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Point charge in an electric field

  1. Sep 1, 2004 #1
    an electron with a speed of 5.00 x 10^8 cm/s enters an electric field of magnitude 1.00 x 10^3 N/C, traveling along field lines in the direction that retards its motion.

    a) How far will the electron travel in the field before stopping momentarily
    b) how much time will have elapsed
    c) in the region with the E field is only 8.00 mm long, what fraction of the electron's initial KE will be lost in that region?

    I really need to get jumpstarted on this problem. Newton's second law comes to mind, but without the mass of the electron its pretty useless. anyone?
     
  2. jcsd
  3. Sep 1, 2004 #2

    robphy

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    Check the inside cover of your textbook for the electron mass.
     
  4. Sep 1, 2004 #3
    k this is what i have so far

    [tex]\vec {F} = m \vec {a}[/tex]
    [tex]q\vec {E} = m \vec {a}[/tex]

    as far as [tex] \vec {a} [/tex] goes, what is a relationship I can use that includes the speed of the electron?
     
  5. Sep 1, 2004 #4
    here can [tex] \vec {a} [/tex] be represented by [tex] \frac{v^2 - v_o^2}{2(x - x_o)} [/tex], with [tex] v [/tex] being the velocity given?
     
  6. Sep 1, 2004 #5
    I think you only need the following equations to solve it:
    [tex]F=ma, v^2 = u^2 + 2as, v=u+at, F=qE, E=V/d, V=W/Q[/tex]
     
  7. Sep 1, 2004 #6
    could you define u, s, V, W, and Q
     
  8. Sep 1, 2004 #7
    Oh sorry. u is the initial velocity of the electron, s is its displacement, V is the electric potential, W is the work done (more like KE lost due to the field), and Q is charge of the electron.
     
  9. Sep 1, 2004 #8
    the thing is, is that we haven't studied potential...i was trying to work this problem using strictly kinematics...
     
  10. Sep 1, 2004 #9
    In that case then for part c, calculate the final velocity v of the electron, and the loss in KE is given by [tex]1/2m(v^2-u^2)[/tex] You can determine v by using the kinematics equations given, once you know the deceleration the electron is subjected to.
     
  11. Sep 2, 2004 #10
    Try This

    I'm not sure that is the best way to solve the problem. Let's start by listing what we know:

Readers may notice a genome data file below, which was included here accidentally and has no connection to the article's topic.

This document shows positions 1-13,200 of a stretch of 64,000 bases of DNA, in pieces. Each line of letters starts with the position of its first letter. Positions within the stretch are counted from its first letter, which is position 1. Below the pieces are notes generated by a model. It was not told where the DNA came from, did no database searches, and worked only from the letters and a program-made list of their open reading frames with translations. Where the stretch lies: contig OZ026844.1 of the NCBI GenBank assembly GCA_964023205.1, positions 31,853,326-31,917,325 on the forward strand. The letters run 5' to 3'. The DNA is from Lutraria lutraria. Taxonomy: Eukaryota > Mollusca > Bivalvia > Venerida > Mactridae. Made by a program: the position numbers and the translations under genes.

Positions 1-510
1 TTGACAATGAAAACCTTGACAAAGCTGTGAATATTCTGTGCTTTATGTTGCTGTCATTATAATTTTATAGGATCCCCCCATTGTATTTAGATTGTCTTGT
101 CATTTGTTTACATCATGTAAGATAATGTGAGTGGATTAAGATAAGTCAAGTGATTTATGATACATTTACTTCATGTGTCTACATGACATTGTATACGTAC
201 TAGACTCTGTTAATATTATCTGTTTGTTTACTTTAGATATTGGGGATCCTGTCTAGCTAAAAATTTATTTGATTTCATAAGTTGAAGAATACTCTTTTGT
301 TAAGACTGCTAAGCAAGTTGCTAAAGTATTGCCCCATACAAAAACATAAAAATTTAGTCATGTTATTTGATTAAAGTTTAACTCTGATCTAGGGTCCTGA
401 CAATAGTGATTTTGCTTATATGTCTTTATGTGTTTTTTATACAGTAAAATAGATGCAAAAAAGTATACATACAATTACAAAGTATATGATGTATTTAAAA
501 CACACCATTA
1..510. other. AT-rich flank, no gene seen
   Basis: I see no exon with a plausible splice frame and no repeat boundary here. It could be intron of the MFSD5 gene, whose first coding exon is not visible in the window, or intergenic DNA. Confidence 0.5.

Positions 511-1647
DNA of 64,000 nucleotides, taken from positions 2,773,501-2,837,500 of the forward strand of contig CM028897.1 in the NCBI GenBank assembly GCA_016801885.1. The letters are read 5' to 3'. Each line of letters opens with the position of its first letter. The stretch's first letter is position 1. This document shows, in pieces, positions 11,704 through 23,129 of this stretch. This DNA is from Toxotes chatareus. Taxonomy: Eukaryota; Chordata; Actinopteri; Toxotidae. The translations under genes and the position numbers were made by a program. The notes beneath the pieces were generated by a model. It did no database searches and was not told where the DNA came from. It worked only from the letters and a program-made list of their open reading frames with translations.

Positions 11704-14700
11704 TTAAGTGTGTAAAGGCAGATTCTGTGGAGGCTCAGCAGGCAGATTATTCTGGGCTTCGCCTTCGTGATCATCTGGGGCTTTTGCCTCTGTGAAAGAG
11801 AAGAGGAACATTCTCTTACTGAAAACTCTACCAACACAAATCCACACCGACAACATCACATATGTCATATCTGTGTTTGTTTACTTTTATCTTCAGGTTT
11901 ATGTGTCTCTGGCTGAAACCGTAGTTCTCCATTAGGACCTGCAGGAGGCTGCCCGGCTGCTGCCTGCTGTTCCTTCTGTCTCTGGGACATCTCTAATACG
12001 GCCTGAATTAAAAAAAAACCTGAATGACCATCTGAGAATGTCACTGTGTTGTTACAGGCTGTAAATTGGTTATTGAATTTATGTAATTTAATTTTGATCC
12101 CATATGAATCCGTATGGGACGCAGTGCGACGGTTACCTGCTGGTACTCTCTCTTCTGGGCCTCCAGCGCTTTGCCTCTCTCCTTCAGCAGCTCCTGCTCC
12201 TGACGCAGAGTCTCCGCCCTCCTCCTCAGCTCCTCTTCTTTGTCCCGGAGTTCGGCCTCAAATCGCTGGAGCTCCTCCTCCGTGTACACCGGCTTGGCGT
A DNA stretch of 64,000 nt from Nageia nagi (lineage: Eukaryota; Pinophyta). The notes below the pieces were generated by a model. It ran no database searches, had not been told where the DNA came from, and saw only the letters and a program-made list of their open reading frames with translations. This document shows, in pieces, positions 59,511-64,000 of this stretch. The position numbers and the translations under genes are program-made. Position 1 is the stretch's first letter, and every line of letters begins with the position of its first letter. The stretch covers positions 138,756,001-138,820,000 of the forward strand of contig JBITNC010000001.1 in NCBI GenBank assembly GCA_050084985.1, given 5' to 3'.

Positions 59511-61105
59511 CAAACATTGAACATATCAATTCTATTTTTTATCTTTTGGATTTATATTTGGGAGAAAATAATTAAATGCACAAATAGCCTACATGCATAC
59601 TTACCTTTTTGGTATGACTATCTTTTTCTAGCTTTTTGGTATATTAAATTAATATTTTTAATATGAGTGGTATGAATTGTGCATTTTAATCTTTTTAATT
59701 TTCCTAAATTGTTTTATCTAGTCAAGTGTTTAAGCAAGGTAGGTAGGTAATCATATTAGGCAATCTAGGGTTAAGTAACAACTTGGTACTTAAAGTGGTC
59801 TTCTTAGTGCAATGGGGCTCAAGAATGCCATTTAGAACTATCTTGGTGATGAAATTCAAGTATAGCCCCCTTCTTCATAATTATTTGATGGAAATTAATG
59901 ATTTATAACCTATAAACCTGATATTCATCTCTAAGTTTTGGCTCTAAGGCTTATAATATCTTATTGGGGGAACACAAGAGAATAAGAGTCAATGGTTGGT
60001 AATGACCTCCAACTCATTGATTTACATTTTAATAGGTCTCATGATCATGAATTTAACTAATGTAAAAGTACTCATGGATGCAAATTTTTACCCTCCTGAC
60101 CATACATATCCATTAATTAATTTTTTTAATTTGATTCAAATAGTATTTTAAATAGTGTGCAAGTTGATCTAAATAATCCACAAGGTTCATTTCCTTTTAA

Initial Velocity: [itex] \overrightarrow{V_0} [/itex] (remember to convert that to meters per second)

    The Electric field [itex] \overrightarrow{E} [/itex]

    Okay. Now lets do the problem. We know that:

    [tex] F = ma [/tex]

    and

    [tex] F = qE [/tex].

    The first part of the problem asks how far the electron will travel before momentarily coming to rest - in otherwords, how long will it take the electric field to decelerate this particle to a final velocity of zero:

    [tex] {V_f}^2 = {V_0}^2 +2a(x - x_0) [/tex]

    Substitute for a and solve for x with final velocity being zero. That should give you part (a). For part (b), we need to find the elapsed time. This equation comes to mind:

    [tex] \sqrt{\dfrac{2\Delta x}{a}} = t [/tex]

    Okay, now lets see. How much of the particle's KE will be lost after travelling 8mm in the electric field. Remember to convert this to meters. Find the initial KE - this should be easy enough for you. Then find the KE after the particle travels this distance 8mm. I'll not go in to this deeply, but we know accelleration, we know [itex] x - x_0 [/itex], and all we need to find is the velocity at that point to be able to calculate KE.

    Hope this helps.
     
    Last edited: Sep 2, 2004
  12. Sep 2, 2004 #11
    i figured it out earlier today

    [tex]F = ma [/tex]

    [tex]qE = ma [/tex]

    [tex]\frac{eE}{m}= a [/tex]

    find a, use it to find the displacement (x) in the simple mechanics equation

    [tex] \frac{-v_{0}^2}{2a}= x [/tex]

    then use x to find t :

    [tex] \sqrt{\frac{2x}{a}}= t [/tex]

    now simply use:
    [tex] \Delta KE = \frac{1}{2}mv_{0}^2 - \frac{1}{2}mv^2 [/tex]

    thanks for the suggestions!
     
  13. Sep 2, 2004 #12
    Cool, glad you figured it out.
     
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